Wednesday, October 26, 2011

Pinoy Film Focus: Kulay Dugo ang Gabi (1964)

(Blood is the Color of the Night / The Blood Drinkers)

Director: Gerardo de Leon

Writers: Cesar Amigo, Rico Bello Omagap

Cast: Amalia Fuentes, Eddie Fernandez, Ronald Remy, Mary Walter, Celia Rodriguez

Runtime: 88 minutes

In the history of Philippine cinema, the name of the great Gerardo de Leon is enshrined for his invaluable contributions as early as the 1930s. These include several adaptations of the works of national hero Jose Rizal (Noli me Tangere, El Filibusterismo, and Sisa), as well as award-winning gems like Sawa sa Lumang Simboryo (Python at the Old Dome), The Moises Padilla Story, and Banaue.

Like most of the major international film auteurs, de Leon has dabbled in that genre enjoyed by many but scoffed at by many high-brow cineastes: horror. In the 1960s and 1970s, he joined fellow Filipinos Eddie Romero and Cirio Santiago in bringing Filipino films, co-produced by Americans and dubbed in English, to drive-in theaters and grindhouses. Many of these were cheap-looking horror films that nevertheless intrigued foreign movie-goers and showcased the talents of Filipino filmmakers. De Leon's Terror is a Man is probably the most famous and well regarded of these, but his "Blood Collection" merits special attention, if only for their very interesting take on vampires.

Kulay Dugo ang Gabi (Blood is the Color of the Night, really, but released with the more sensationalized title The Blood Drinkers) features Ronald Remy as the brooding vampire Dr. Marco, whose true love Katrina (Amalia Fuentes) has died. He attempts to resurrect her with lots of human blood and a new heart. He intends to get the heart from Katrina's twin sister, Charito, also played by Fuentes (presumably because, as a doctor of sorts, he knows that any other heart would likely be rejected by Katrina's body...or perhaps it's for a purely supernatural nonsensical reason). Despite phasing and hypnotic powers, hunchback and dwarf henchmen, and a bat familiar named Basrah, his attempts are continually thwarted, ultimately with a flare gun and the strong religious faith of a Catholic priest.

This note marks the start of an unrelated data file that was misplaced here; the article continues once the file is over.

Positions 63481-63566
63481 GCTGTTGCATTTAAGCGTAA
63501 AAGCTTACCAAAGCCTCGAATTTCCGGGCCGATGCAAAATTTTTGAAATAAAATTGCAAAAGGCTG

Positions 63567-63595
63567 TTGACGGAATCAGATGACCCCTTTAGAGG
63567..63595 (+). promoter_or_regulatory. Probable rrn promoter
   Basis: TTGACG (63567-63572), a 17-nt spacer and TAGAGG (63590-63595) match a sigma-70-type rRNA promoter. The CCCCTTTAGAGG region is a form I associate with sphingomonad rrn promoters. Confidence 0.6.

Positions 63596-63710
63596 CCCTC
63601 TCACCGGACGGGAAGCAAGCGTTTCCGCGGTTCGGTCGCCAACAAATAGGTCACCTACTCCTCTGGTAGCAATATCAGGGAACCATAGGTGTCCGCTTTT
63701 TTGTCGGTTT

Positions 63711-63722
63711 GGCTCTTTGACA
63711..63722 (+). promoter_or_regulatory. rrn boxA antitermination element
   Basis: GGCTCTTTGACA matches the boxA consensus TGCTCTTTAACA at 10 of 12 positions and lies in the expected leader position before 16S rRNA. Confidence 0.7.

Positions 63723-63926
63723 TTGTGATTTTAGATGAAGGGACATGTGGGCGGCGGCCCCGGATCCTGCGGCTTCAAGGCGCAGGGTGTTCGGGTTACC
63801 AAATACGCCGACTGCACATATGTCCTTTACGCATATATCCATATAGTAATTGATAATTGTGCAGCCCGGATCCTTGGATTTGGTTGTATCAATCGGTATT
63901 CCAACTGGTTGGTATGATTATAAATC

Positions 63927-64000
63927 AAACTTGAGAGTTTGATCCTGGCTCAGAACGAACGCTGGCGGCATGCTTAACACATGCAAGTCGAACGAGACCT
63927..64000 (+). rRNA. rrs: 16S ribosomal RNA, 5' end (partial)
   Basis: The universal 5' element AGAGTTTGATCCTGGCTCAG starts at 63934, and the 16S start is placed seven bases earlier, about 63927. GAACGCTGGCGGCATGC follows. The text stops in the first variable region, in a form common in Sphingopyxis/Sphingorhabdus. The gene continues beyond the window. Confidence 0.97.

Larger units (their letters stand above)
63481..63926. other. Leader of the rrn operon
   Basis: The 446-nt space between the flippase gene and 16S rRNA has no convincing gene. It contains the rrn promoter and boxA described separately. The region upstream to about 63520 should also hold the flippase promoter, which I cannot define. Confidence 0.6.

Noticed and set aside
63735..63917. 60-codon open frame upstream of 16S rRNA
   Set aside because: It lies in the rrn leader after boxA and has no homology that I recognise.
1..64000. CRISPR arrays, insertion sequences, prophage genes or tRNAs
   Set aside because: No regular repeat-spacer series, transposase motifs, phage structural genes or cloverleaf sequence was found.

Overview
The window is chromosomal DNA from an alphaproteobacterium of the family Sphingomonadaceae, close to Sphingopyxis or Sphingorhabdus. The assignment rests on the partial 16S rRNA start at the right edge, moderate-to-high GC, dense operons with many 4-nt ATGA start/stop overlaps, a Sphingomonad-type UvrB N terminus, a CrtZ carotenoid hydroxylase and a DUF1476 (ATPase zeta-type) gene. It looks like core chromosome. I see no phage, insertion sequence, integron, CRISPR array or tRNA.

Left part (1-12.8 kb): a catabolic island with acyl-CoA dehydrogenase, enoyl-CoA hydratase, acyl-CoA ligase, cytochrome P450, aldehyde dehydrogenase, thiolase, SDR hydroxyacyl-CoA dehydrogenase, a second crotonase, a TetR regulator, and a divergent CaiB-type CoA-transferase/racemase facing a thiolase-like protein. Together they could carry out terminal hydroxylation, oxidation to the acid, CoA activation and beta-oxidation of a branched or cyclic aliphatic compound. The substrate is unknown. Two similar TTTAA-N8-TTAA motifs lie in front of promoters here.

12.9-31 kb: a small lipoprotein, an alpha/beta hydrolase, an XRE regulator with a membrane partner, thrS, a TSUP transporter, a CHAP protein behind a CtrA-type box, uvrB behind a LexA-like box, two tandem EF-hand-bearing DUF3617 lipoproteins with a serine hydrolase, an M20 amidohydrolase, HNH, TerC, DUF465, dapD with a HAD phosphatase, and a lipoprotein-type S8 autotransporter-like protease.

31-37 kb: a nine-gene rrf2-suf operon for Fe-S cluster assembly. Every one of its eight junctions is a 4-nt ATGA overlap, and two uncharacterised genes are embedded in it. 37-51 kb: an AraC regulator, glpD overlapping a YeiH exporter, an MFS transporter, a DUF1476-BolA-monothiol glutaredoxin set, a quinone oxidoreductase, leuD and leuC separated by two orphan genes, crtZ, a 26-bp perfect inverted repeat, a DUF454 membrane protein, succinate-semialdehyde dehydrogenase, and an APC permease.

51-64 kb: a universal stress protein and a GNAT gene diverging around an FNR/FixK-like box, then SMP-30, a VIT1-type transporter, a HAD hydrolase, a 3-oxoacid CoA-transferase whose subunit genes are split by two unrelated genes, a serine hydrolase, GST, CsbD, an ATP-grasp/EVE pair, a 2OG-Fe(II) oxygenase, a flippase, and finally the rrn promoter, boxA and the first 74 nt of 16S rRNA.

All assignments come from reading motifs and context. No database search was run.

It is not supposed to work, what with Basrah being quite obviously a pathetic stuffed toy hanging by a string and with the heavy-handed, preachy speeches about faith in Jesus Christ saving everyone from evil. But it does. It's mainly because of the cinematography--the fog and the red tint to evil evenings that gives the film its name--and the vampire caricature played with gusto by Remy, but the small flourishes also work. The phasing powers, the ingenious use of flare guns, Dr. Marco himself using a gun (a vampire with a gun!), the unrequited right-hand woman (alluring Celia Rodriguez in her prime)... It all makes for a fascinating entry in the annals of vampire cinema that should be watched and appreciated by a whole new generation of horror and Filipino film enthusiasts. Certainly de Leon has produced much better films in his ouvre. But few are as deliriously fun to watch as The Blood Drinkers.

Image from Video 48

1 comment:

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